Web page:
Recently, I interviewed ELA teacher Sarah Bilbao about her love of English and how she is using technology to inspire Challenge Prep middle school scholars to go deeper in their learning. Mrs. Bilbao has regular contact with her student’s parents and guardians. It’s important to her to communicate with parents about how a scholar is succeeding and not only what needs to be improved. Bilbao brings the skills she developed as a corporate trainer for a credit union into the classroom to impact students beyond their hours at school.
Messer: What or who inspired you most to teach?
Bilbao: The majority of my teachers throughout my schooling were role models. My 3rd grade teacher went beyond being a teacher especially when my mother passed that year. We still keep in touch to this day.
Messer: How did you fall in love with English/Language Arts?
Bilbao: As a student, English was my outlet. To be able to write and release my feelings was wonderful, and that’s why I came to love writing so much. I want my students to feel the same and to have that same outlet. I want them to know that literature has a place in real life.
Messer: Why is ELA so important in an age of truncated communication where people and students are using hashtags, soundbites, and 140-character updates?
Bilbao: It’s a challenge. There is a time and place for those things, and I do incorporate that style of communication in the classroom. Hashtags, raps, and poetic devices—the boys especially love to use these in conjunction with what we have learned. By middle school, many students are used to texting, and we have to break bad habits and emphasize correct grammar. Incorporating the fun communication styles is great, but they know what the expectation is and how they should be writing and communicating verbally.
They need to know how to have a proper communication; they are looking for shortcuts at times, but there is a rigor to what we teach.
Messer: What is it like from your perspective being a part of the new Middle School this year?
Bilbao: We all started with a new slate—a new building, a new environment, longer classes, changing classes. For some subjects, scholars are in one room for 80 minutes and as 6th graders they are still transitioning to that long period of focus. It is a long day for our students, so I love creating a warm place for them to walk into. As a staff, we are learning and growing together every day.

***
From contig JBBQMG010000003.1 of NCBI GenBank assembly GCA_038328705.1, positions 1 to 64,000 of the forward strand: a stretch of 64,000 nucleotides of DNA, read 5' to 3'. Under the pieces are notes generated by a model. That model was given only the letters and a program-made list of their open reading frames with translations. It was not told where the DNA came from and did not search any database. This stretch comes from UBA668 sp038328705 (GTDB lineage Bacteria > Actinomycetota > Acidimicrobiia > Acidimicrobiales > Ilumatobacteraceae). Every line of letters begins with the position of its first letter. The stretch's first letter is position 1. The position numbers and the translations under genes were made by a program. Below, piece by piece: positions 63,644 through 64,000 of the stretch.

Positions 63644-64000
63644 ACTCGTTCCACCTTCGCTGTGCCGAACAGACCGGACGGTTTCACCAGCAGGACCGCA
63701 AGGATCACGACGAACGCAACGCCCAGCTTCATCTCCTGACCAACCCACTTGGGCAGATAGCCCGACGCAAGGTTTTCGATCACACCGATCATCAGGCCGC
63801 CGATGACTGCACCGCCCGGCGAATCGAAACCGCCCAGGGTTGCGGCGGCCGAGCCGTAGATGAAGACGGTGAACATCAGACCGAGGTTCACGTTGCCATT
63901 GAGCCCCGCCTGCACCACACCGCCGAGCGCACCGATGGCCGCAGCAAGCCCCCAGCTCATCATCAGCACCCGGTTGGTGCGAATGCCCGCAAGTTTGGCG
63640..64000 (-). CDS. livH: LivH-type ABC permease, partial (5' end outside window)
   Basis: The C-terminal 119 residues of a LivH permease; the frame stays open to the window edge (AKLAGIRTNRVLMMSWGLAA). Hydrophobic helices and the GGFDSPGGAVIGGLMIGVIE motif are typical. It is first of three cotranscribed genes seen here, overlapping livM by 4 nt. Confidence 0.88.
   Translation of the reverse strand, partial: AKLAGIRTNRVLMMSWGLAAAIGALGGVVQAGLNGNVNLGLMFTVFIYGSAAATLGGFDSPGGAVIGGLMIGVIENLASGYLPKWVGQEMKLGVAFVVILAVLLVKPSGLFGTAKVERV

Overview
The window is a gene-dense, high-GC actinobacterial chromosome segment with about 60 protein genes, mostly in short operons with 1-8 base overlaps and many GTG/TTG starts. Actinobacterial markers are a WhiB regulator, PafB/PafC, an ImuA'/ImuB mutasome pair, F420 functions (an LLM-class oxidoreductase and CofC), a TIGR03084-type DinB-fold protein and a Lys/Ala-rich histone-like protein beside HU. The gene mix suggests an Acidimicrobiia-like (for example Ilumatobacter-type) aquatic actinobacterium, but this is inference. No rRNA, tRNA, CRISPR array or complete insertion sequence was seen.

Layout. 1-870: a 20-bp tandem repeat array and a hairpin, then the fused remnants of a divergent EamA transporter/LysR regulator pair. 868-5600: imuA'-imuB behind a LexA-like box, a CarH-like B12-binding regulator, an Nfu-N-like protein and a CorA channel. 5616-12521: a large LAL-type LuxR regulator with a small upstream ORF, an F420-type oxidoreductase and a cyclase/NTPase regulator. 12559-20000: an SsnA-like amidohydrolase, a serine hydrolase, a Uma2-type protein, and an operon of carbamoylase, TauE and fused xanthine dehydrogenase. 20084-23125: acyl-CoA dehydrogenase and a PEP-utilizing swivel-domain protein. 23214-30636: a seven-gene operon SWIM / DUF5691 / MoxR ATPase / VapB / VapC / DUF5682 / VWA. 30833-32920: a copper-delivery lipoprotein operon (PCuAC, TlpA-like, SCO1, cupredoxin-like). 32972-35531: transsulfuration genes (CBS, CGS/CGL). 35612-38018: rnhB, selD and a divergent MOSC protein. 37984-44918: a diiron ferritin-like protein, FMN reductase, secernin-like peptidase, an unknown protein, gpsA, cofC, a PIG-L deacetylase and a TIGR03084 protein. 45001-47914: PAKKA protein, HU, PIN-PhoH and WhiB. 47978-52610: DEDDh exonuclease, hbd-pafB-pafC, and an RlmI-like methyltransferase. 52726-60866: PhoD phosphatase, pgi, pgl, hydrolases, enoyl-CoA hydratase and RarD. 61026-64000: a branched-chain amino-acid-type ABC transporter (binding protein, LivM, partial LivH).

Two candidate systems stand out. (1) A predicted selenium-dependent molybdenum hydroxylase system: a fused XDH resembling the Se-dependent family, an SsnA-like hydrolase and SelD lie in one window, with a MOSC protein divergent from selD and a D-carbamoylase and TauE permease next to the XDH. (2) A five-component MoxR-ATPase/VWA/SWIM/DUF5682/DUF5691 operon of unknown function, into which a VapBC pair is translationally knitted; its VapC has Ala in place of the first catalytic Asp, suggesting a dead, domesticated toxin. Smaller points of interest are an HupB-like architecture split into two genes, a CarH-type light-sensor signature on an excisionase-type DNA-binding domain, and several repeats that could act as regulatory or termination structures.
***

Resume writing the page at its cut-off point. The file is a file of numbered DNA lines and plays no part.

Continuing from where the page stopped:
Messer: What have been your main goals for scholars this year?
Bilbao: My main goal for scholars this year has been to help them grow academically and as an individual. It is important they maintain self-confidence and continuous support and it is imperative that they are engaged during the lessons. I incorporate blended learning as much as possible. Incorporating blended learning and small group differentiation into their day makes it seem a lot faster, because they are engaged and focused. Our scholars love the use of technology, and they get even more excited when they have a challenge before them. I find they like structure.
I’m also teaching math currently, and we use some great tools to assist our scholars in the learning process. For instance in honor of black history month, I had the students use Google Classroom to submit a black mathematician project. They had to create a timeline for that person using Google slides or Google docs to pull it all together. Many students went above and beyond my expectations.
Messer: Who are your favorite writers?
Bilbao: My favorite modern writer is Nicholas Sparks. A couple of my favorite books are To Kill a Mockingbird by Harper Lee and Tuesdays with Morrie by Mitch Albom.
Messer: With the inaugural year being finished at the Middle School in a few short months, what do you look forward to for the 2016-17 academic year?
Bilbao: I’m enjoying every minute of teaching, and I’m already excited about next year. My ultimate goal is to be able to help the students not only in the classroom but also in life. I want to make an impact that they can take with them.
- Kim Messer, Executive Communications Director